The guidance on undertaking AGPs in education settings, including where use of a designated room is not possible, can be found here: https://www.gov.uk/government/publications/safe-working-in-education-childcare-and-childrens-social-care/safe-working-in-education-childcare-and-childrens-social-care-settings-including-the-use-of-personal-protective-equipment-ppe.

We have heard examples of good practice locally and are working with Public Health England and NHS England to establish whether any changes to the guidance or further information about practice principles are needed.

The Departments SEND and NHS England Adviser teams are working with local areas affected by this situation to determine whether further local measures can be put in place to secure pupils’ return to school. It is important that schools communicate clearly with parents on progress towards supporting children who need AGPs to return to school safely and provide remote education and support if they are unable to do so.

We do not hold data on the number of schools that do not have a separate room to undertake AGPs.


Written Question
Schools: Coronavirus
6 Nov 2020

Questioner: Liz Twist (LAB - Blaydon)

Question

To ask the Secretary of State for Education, whether Public Health England consulted with schools on the guidance on aerosol generating procedures (AGP); and if his Department will work with Public Health England to provide guidance to schools who cannot comply with measures to have a separate room to undertake AGP so that children are not prevented from going to school.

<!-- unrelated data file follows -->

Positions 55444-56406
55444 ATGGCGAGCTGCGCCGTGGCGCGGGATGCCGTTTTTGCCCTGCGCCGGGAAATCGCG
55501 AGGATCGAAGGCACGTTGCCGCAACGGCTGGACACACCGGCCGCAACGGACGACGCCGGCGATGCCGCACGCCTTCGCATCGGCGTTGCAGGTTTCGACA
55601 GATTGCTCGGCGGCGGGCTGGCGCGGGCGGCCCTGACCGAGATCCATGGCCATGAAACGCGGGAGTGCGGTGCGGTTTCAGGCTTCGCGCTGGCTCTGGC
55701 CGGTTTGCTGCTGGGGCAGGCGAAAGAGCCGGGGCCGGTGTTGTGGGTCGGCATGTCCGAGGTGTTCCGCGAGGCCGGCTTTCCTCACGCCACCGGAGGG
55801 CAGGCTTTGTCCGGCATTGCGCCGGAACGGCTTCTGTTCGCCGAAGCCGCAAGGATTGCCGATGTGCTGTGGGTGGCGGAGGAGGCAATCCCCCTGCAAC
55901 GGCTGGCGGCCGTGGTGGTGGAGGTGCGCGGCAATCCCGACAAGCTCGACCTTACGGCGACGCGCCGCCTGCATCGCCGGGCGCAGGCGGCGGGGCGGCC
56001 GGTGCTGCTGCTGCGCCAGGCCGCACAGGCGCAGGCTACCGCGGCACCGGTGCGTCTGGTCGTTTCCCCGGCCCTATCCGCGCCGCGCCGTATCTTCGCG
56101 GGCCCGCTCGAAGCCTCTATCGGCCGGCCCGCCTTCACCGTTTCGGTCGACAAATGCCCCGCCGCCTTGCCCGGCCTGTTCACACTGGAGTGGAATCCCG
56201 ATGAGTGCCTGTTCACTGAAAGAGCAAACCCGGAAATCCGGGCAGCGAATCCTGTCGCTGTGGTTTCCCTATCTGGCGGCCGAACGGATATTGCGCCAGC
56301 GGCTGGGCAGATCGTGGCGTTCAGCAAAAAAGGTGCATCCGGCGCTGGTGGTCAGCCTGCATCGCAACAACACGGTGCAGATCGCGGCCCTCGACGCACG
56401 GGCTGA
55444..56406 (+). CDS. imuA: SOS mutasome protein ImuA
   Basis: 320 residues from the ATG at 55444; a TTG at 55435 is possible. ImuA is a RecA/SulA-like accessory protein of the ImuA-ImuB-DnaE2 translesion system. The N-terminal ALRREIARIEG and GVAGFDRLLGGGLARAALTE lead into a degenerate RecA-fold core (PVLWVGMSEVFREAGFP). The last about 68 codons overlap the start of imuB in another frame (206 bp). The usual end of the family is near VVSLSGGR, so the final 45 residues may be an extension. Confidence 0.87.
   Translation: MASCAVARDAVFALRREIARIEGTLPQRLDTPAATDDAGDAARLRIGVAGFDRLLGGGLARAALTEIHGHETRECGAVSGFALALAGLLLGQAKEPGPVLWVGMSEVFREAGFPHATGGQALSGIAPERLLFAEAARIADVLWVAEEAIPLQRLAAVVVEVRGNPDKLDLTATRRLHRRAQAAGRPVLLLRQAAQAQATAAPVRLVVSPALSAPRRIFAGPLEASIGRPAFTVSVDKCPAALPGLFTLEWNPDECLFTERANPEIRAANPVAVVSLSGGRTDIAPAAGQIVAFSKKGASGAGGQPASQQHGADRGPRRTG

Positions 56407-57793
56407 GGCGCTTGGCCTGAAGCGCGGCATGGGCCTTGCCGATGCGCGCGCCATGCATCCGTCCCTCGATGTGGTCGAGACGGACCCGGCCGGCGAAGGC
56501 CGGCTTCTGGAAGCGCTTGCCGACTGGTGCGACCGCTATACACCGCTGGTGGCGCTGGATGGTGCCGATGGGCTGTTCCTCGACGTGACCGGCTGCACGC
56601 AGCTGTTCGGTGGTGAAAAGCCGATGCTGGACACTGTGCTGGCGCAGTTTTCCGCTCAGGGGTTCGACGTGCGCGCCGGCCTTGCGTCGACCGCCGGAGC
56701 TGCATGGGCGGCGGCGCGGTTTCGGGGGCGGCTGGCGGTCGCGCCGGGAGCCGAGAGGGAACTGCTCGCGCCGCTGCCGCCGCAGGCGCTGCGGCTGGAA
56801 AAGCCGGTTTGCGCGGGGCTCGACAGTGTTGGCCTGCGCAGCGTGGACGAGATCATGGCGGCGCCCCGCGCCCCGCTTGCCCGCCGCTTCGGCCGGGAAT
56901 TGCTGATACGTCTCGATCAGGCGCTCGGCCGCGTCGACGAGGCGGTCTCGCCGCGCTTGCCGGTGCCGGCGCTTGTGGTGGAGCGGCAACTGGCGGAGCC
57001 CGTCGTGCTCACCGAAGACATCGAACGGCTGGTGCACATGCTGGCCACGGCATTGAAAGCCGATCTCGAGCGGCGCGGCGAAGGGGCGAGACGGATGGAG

Answered by Vicky Ford

We are aware of a small number of children with complex needs, including those that require Aerosol Generating Procedures (AGPs), who have found it harder to return to schools. We are working with families, education settings, health services and local authorities to ensure that they are able to attend safely as soon as possible.

We published the Safe Working Guidance to help support schools in keeping everyone safe, including those children with complex medical needs who require AGPs and the staff carrying out the procedures. We are trying to give the best possible guidance to schools while recognising that every school setting is different. This guidance is available here: https://www.gov.uk/government/publications/safe-working-in-education-childcare-and-childrens-social-care/safe-working-in-education-childcare-and-childrens-social-care-settings-including-the-use-of-personal-protective-equipment-ppe.

The department has worked closely with Public Health England and stakeholders to publish guidance based on a ‘system of controls’ which, when implemented, creates an inherently safer system where the risk of transmission of the infection is substantially reduced. This includes guidance on the specific protective measures needed to undertake AGPs in education settings to manage risk effectively. The guidance can be found here: https://www.gov.uk/government/publications/safe-working-in-education-childcare-and-childrens-social-care/safe-working-in-education-childcare-and-childrens-social-care-settings-including-the-use-of-personal-protective-equipment-ppe.